Format: DVD from DeKalb Public Library on basement television.
I went into Cold War (also called Zimna Wojna) completely cold. In fact, I had no plans to watch this today until I discovered it at my local library just waiting to be checked out. It’s great when the library grabs a film like this one, since it’s one that isn’t necessarily going to get a lot of play in a small town like mine, at least not before the students come back for the spring term at the local university. Anyway, knowing that I don’t have a great many more films to watch to complete the Oscars as much as I can (and that will change in a month), it seemed like a good idea to knock this one out, sneaking it in before the end of the year.
I don’t know what I expected with Cold War, but I definitely didn’t expect a movie about musicians in Poland under the Soviet regime. That, however, is what I got. More specifically, this is the story of a very tempestuous relationship between a composer and arranger named Wiktor (Tomasz Kot) and a singer named Zula (Joanna Kulig). This love affair will take them out of the Eastern Bloc, through multiple relationships, and back again under the shadow of communism.
To avoid the blow-by-blow of the couplings and uncouplings, betrayals and falling together of Wiktor and Zula, their marriages and affairs with other people, and the interference of Kaczmarek (Boris Szyc) who wants Zula for himself, suffice it to say that Wiktor defects, hoping to have Zula with him. She eventually marries to leave Poland and runs away to be with him, but it all falls through. Eventually, they both wind up back in Poland with her again marrying to rescue him from years of hard labor that come from his being accused of espionage because of his earlier defection. It’s a love affair where the pain and misery far outweighs those few moments of bliss. Part of that is the oppressive system and the world working against them, but part of it is their own actions.
Don’t get me wrong—I’m a sucker for star-crossed lovers dealing with the injustices of the world and pining for each other, hoping to capture just a moment or a day of happiness in a life of painful separation. But for me, that works best when that separation happens because of forces beyond the lovers’ control. That’s simply not the case with Cold War. A lot of the problems that Wiktor and Zula experience happen almost specifically because Zula is kind of an awful person. She’s the one who decides not to defect initially without telling Wiktor. She’s the one who has affairs outside of their relationship (beyond the one with Wiktor himself outside of her marriage). She’s the one who heads back to Poland when things aren’t exactly how she wants them. And she’s the one who ends up dealing with her pain and guilt by diving head-first into a bottle.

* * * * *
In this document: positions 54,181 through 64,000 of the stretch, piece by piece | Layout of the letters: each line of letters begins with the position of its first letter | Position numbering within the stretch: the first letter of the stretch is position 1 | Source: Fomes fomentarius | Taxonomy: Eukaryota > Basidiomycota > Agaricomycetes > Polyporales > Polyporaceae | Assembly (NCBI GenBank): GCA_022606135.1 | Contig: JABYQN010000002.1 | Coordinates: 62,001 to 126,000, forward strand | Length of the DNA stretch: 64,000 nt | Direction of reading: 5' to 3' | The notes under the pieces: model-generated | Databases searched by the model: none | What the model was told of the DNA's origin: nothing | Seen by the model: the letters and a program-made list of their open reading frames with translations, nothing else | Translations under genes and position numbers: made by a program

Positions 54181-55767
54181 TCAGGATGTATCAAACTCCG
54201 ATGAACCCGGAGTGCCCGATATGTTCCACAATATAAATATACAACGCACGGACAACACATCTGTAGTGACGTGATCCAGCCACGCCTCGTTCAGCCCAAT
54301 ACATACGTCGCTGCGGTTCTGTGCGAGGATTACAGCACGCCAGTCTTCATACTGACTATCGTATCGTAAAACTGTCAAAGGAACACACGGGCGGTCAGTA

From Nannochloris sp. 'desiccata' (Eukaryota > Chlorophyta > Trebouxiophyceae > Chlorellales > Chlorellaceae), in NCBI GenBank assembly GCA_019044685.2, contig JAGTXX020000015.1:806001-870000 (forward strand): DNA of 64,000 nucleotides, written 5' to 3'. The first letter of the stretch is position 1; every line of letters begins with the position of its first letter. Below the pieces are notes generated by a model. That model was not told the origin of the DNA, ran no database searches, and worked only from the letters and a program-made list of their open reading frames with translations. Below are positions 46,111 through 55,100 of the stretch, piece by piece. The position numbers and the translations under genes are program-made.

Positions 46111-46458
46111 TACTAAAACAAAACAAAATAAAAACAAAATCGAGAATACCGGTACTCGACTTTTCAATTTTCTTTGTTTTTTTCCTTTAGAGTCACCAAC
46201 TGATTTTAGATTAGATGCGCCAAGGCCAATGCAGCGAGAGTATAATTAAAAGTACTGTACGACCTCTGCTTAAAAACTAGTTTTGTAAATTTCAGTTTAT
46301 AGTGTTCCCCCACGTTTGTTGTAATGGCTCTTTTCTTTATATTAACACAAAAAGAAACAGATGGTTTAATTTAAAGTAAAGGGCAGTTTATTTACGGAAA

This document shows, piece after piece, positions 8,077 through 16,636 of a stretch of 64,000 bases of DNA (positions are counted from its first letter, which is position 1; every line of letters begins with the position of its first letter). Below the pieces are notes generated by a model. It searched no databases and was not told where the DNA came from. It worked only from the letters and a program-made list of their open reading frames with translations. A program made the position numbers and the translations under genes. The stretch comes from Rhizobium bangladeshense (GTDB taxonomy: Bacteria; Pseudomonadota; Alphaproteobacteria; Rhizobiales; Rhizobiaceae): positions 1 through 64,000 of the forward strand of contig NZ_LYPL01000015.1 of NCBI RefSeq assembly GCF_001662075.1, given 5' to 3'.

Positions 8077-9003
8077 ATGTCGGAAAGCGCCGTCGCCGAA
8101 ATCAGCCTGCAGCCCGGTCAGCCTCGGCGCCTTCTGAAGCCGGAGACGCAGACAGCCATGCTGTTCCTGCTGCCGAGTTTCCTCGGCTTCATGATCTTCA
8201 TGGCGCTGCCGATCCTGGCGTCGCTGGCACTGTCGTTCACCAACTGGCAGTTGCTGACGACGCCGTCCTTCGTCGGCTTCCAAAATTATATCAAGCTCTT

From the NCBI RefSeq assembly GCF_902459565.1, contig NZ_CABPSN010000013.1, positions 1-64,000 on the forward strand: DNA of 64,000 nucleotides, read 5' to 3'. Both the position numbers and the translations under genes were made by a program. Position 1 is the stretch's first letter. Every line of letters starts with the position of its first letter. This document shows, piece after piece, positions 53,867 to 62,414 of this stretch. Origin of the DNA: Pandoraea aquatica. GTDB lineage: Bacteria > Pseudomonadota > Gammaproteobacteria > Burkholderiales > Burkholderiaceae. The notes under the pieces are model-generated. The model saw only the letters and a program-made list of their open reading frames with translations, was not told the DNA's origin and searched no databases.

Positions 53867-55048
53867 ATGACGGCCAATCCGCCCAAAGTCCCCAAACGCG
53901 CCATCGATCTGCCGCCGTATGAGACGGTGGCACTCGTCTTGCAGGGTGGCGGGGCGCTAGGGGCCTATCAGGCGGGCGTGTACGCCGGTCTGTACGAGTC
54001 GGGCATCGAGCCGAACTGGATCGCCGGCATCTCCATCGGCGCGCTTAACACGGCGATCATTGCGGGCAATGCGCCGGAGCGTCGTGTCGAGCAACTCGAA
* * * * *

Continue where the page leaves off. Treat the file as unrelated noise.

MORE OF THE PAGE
Because of this, as much as I want to be sympathetic to what is happening on the screen, it’s not that easy. Zula makes it hard for me to want these two to end up together. Wiktor, who seems to walk blindly into all of Zula’s insanity, doesn’t seem to be worth a lot more sympathy, because a lot of what happens to him happens because he doesn’t make any good choices, either. I understand that love will cause people to do some really stupid things, but that doesn’t mean I’m going to do more than shake my head at the people in question.
I don’t want to give the wrong impression here: Cold War is an interesting film, and I very much appreciate the fact that it tells the story quickly, cleanly, and without a lot of frills. The movie runs a tight 89 minutes, and that’s with a significant set of final credits. Cold War is streamlined to tell the story it wants to without any fat or unnecessary exposition or scenes. It’s taut in that respect, and in a world where superhero movies are regularly topping the two-hour mark and many stretch well into three (like Avengers: End Game), having a story be both this complete and this efficient is refreshing.
I don’t know how much I like Cold War more than I respect it and what director Pawel Pawlikowski did with it. I’m not sure I want to watch it again, but I do want to see some more of his movies, and that probably says it all.
Why to watch Cold War: The story is unique in many ways.
Why not to watch: It feels like the same sort of fatalism that came from the Eastern Bloc in the 1980s.